- The treating physician has reported this as a confounded case of PML. Contributing factors (confounders) reported by the physician are the patient’s age (78) with potential immunosenescence, low absolute lymphocyte count (ALC) prior to treatment with Ocrevus (max CTCAE grade 1, no subtypes available), as well as low ALC (max grade 2), low CD4+ (max grade 2) and low CD8+ counts during treatment, with Ocrevus as a probable contributor.
- Roche follow the American Academy of Neurology (AAN) criteria to establish the diagnosis of PML, in addition to consultation with an external advisory panel of experts.
- Patient safety is Roche’s highest priority, and, consistent with our safety reporting processes, we report to health authorities in accordance with standard pharmacovigilance processes.
- Roche is in contact with the treating physician to help evaluate the case, providing support and expertise where appropriate.
- The overall benefit/risk for Ocrevus remains unchanged at this time. As of 30th September 2019, more than 130,000 people with MS have been treated with Ocrevus globally (1). To date, there have been no unconfounded cases of PML reported in patients treated with Ocrevus. All seven previous confirmed PML cases of patients treated with Ocrevus were confounded by and attributed to the previous DMT (carry-over cases). This is the first PML case in a patient treated with Ocrevus where the cause of the PML, although confounded, has not been attributed to a previous DMT.
The recommendations relating to PML in the approved product labelling for Ocrevus remain unchanged. Physicians should be vigilant for early signs and symptoms of PML, which can include any new-onset, or worsening of neurological signs or symptoms, as these can be similar to an MS relapse. If PML is suspected, withhold dosing with Ocrevus.
Please refer to the summary of product characteristics for full prescribing information here.
For ease of reference, we have collated an overview of all confirmed PML cases to date (October 2019):
|Confirmed case no.||Country||Reported||Setting||Confounding factor(s)|
|1||Germany||May 2017||Compassionate Use programme||Prior DMT (Natalizumab)|
|2||Canada||April 2018||Post-marketing||Prior DMT (Fingolimod)|
|3||USA||May 2018||Post-marketing||Prior DMT (Natalizumab)|
|4||USA||June 2018||Post-marketing||Prior DMT (Natalizumab)|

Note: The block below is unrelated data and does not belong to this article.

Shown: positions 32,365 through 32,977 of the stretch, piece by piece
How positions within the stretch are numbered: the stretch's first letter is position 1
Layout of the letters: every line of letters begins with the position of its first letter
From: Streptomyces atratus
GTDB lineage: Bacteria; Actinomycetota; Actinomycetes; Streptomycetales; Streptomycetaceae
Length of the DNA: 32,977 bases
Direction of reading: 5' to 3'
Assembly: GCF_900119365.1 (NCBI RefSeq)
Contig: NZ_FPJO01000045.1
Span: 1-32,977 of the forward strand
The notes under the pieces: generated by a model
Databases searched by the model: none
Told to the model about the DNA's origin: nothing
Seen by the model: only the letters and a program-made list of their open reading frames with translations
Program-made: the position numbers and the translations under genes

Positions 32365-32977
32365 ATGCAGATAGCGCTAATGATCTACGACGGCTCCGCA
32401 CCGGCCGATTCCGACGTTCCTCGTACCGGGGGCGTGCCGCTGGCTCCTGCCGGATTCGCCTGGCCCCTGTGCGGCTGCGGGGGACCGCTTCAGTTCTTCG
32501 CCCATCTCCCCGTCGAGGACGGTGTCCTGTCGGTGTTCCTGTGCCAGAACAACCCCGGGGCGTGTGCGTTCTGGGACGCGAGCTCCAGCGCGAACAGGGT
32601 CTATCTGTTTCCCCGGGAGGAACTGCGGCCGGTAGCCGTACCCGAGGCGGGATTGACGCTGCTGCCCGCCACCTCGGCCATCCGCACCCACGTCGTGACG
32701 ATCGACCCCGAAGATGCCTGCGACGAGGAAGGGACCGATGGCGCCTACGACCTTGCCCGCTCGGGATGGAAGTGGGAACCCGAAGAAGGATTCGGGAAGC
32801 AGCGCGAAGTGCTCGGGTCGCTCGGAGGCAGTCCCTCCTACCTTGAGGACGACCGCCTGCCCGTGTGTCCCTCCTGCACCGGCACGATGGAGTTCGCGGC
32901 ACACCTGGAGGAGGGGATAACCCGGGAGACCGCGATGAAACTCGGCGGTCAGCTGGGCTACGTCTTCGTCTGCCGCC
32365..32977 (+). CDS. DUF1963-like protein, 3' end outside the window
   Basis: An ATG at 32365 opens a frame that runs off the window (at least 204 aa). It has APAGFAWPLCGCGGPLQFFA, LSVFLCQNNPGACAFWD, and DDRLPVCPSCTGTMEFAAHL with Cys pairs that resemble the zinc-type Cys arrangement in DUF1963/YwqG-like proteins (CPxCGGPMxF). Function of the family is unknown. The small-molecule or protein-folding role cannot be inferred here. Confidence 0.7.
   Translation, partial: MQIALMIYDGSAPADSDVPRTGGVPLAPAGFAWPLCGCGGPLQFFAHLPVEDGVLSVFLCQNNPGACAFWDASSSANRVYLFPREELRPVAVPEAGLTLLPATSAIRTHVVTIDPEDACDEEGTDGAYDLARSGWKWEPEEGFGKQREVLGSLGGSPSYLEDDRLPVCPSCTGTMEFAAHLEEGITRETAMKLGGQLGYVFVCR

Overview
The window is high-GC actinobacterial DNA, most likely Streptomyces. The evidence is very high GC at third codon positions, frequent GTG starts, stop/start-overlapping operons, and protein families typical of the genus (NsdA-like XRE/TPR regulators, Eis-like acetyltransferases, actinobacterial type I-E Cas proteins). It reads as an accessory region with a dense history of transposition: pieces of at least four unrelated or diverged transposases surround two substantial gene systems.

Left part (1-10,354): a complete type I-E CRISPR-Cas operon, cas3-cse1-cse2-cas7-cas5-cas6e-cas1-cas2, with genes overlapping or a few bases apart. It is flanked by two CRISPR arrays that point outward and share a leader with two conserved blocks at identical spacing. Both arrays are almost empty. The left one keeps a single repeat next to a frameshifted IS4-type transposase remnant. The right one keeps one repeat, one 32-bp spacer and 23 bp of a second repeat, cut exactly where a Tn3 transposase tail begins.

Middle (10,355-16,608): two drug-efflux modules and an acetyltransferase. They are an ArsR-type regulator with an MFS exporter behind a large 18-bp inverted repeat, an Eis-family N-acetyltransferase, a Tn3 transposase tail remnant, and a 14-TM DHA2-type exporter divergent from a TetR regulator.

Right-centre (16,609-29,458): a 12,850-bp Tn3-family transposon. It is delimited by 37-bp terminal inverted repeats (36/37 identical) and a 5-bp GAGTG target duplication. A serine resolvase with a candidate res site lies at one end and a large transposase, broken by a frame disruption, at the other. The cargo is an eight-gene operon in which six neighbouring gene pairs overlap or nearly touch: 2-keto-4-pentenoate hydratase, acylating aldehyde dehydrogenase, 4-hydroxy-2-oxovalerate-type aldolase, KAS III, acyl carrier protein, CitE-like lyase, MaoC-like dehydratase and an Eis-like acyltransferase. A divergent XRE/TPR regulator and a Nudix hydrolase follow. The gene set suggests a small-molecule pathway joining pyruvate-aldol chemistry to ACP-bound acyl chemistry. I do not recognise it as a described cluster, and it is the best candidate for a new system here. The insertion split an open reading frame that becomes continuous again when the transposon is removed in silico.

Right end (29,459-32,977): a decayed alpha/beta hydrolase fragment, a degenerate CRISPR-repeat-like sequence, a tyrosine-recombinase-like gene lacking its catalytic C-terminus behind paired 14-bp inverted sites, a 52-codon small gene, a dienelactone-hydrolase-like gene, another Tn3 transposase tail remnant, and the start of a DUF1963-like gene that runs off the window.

|5||USA||July 2018||Post-marketing||Prior DMT (Natalizumab)|
|6||Luxembourg||September 2018||Post-marketing||Prior DMT (Natalizumab)|
|7||USA||February 2019||Post-marketing||Prior DMT (Natalizumab)|
|8||USA||October 2019||Post-marketing||Age (78) & low lymphocyte counts prior to, and during Tx|
Mills and Mao-Draayer. Aging and lymphocyte changes by immunomodulatory therapies impact PML risk in multiple sclerosis patients. Mult Scler. 2018 Jul;24(8):1014-1022. doi: 10.1177/1352458518775550.
New potent immunomodulatory therapies for multiple sclerosis (MS) are associated with increased risk for progressive multifocal leukoencephalopathy (PML). It is unclear why a subset of treated patients develops PML, but patient age has emerged as an important risk factor. PML is caused by the JC virus and aging is associated with immune senescence, which increases susceptibility to infection. With the goal of improving PML risk stratification, we here describe the lymphocyte changes that occur with disease-modifying therapies (DMTs) associated with high or moderate risk toward PML in MS patients, how these changes compare to immune aging, and which measures best correlate with risk. We reviewed studies examining how these therapies alter patient immune profiles, which revealed the induction of changes to lymphocyte number and/or function that resemble immunosenescence. Therefore, the immunosuppressive activity of these MS DMTs may be enhanced in the context of an immune system that is already exhibiting features of senescence.